India and Pakistan are set to review nuclear-related confidence-building measures at the Foreign Secretary-level talks, scheduled for June 23 and 24 in Islamabad.
Though both sides do not expect major results and disagree on Kashmir and terrorism, sources in the government repose faith in a sustained dialogue process to narrow the trust deficit and build an understanding to resolve issues of discord.
India wants expectations from the talks “realistic,” given the history and complexity of the ties. “Dialogue is a process. We should not expect a decision. We should go step by step,” the sources said.
On the recent face-off between warships of the two countries clouding the talks, the sources cautioned against whipping up frenzy, though they claimed that Pakistani warships had displayed aggressive behaviour in the past too.
“There is so much to discuss. Let us put it behind us,” they said, suggesting that the incident act as a catalyst for both sides to revive a proposal — made before the Mumbai attacks and then shelved — on enhancing the confidence-building measures at sea.
On the core issue at the talks, India insists that Mumbai 2008 is “not behind us,” while Pakistan feels that it is time the political resolution of the Kashmir issue came up for discussion.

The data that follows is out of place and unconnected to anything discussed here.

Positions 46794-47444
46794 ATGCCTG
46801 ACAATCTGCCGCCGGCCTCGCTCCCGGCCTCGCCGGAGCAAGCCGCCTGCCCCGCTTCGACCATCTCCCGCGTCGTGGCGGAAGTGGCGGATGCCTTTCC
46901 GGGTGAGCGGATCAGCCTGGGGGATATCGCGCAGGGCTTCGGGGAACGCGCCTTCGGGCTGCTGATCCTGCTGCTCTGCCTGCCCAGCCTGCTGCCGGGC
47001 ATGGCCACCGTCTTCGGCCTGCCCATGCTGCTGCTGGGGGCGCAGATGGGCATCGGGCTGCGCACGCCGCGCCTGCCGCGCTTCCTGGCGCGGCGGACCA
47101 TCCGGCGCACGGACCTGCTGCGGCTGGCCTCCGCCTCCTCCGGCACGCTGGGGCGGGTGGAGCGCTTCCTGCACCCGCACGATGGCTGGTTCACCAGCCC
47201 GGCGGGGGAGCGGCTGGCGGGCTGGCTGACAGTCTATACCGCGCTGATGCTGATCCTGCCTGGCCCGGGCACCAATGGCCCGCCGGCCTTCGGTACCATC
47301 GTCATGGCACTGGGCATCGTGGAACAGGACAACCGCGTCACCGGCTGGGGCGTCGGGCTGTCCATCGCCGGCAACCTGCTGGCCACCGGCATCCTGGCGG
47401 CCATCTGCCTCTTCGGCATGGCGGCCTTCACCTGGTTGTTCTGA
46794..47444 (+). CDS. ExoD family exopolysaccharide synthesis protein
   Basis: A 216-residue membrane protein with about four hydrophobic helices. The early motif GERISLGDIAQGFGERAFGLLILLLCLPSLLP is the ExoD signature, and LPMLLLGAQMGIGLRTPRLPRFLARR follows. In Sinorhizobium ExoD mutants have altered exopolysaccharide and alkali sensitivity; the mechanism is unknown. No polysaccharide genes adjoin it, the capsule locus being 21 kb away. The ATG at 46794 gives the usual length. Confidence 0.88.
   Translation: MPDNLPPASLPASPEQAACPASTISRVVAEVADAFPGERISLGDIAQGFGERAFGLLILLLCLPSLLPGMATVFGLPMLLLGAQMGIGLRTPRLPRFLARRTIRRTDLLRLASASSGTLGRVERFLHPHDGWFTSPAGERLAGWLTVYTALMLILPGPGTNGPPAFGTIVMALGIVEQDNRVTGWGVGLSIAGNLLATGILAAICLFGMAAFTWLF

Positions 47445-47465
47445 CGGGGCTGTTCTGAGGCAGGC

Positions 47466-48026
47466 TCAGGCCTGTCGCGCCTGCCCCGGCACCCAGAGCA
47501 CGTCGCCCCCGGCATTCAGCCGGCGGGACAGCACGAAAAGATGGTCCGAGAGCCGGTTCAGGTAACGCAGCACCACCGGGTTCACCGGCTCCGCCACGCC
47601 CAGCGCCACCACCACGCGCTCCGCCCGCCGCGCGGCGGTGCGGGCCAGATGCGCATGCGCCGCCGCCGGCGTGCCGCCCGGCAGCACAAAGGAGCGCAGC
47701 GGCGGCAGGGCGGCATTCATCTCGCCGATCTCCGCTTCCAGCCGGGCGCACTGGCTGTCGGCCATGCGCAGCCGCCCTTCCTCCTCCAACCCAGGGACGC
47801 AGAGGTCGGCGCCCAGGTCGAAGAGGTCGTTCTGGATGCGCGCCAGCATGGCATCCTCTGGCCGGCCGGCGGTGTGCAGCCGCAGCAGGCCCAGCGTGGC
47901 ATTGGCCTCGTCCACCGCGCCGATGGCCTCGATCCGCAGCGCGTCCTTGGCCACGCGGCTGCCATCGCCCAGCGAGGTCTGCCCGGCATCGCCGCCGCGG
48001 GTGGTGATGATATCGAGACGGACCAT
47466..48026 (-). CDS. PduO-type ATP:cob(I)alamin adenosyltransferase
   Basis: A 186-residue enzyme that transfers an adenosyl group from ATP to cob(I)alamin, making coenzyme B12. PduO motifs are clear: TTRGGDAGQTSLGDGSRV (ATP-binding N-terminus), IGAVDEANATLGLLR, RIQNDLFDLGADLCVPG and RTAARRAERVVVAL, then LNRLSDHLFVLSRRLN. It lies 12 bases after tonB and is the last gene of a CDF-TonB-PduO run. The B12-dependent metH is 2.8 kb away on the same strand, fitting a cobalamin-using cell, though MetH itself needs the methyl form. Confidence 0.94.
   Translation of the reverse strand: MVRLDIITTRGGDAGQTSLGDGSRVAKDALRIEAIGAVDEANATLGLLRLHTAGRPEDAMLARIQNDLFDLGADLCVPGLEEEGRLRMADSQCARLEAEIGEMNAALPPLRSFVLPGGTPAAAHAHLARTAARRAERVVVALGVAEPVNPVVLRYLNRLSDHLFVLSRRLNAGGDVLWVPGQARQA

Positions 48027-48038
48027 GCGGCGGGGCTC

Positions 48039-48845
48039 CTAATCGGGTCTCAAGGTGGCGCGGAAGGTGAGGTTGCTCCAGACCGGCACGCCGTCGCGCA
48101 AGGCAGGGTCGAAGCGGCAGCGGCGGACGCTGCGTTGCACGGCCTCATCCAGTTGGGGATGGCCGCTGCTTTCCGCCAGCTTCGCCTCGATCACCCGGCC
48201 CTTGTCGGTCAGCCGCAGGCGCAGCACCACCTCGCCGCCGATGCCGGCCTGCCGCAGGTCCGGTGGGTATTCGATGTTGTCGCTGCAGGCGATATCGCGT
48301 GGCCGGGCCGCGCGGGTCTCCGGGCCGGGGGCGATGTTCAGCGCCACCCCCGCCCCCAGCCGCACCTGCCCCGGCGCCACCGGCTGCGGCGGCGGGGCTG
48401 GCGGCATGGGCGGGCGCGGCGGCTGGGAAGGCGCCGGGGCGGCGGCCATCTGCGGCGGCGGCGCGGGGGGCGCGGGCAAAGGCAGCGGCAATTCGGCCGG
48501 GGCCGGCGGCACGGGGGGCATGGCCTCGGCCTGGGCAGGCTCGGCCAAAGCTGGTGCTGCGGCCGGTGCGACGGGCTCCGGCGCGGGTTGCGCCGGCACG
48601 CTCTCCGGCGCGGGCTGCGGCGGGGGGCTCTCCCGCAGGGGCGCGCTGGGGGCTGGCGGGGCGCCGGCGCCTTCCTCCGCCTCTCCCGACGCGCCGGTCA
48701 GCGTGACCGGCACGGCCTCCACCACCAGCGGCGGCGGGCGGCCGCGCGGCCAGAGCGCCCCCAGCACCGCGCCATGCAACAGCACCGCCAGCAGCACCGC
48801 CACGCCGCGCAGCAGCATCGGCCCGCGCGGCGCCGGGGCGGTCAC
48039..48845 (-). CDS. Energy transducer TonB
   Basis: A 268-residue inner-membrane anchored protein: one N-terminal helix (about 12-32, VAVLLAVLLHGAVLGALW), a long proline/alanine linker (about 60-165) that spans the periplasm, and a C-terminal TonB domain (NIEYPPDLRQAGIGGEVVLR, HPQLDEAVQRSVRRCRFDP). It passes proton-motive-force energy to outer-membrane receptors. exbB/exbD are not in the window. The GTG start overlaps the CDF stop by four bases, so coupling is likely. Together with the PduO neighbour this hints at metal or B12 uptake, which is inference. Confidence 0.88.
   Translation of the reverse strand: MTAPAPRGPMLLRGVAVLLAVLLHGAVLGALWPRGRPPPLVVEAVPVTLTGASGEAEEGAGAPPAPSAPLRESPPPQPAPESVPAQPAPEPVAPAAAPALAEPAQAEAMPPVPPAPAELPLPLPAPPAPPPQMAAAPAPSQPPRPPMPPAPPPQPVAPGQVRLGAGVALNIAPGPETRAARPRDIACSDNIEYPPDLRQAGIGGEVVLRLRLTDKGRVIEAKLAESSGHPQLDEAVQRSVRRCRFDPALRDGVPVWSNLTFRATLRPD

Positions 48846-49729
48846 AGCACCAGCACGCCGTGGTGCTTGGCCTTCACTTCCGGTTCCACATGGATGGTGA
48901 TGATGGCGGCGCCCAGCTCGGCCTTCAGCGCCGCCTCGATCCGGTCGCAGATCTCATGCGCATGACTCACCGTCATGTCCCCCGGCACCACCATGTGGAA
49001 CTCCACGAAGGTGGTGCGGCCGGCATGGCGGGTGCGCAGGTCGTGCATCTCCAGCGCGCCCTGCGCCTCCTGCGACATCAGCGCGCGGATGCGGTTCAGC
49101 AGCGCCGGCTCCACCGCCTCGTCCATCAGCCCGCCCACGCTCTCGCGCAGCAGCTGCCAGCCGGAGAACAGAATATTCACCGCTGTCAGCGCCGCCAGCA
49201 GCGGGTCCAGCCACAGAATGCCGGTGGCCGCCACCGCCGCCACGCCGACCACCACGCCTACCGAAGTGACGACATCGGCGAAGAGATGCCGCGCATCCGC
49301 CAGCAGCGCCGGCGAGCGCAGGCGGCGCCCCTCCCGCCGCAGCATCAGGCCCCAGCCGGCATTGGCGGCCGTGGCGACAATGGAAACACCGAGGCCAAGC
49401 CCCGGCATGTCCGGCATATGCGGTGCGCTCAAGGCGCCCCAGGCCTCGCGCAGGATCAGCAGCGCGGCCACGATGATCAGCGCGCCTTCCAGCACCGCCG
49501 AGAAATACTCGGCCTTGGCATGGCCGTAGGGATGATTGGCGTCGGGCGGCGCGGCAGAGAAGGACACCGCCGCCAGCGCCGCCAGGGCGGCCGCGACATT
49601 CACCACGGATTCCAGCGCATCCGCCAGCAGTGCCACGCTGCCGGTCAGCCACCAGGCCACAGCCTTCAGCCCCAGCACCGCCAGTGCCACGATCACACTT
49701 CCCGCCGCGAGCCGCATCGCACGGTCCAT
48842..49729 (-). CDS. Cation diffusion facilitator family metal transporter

“We will cover all issues of interest, especially that of terror,” the sources maintained, refuting Pakistani suggestions that the Mumbai attacks not be aired at the talks because it was discussed by the Home Secretaries.
The talks between Foreign Secretary Nirupama Rao and her Pakistan counterpart Salman Bashir would touch on peace and security, confidence-building measures, Jammu and Kashmir and promotion of friendly exchanges and culture.
More important from the South Block's point of view, they would review all Secretary-level talks held since their first meeting in February.
“We will not only focus on the agenda for the talks, we will also be looking at the dialogue process, including the discussions at the Home Secretary-level,” the sources said. “Our concerns on terrorism have not been diminished by the resumption of the dialogue. This concern is central when we look at the situation on the ground — heavy infiltration had taken place, continued sanctuaries and safe havens…”
An indication that Mumbai is firmly on India's agenda came from the “last set” of documents on the attacks, which was submitted to Pakistan two days ago.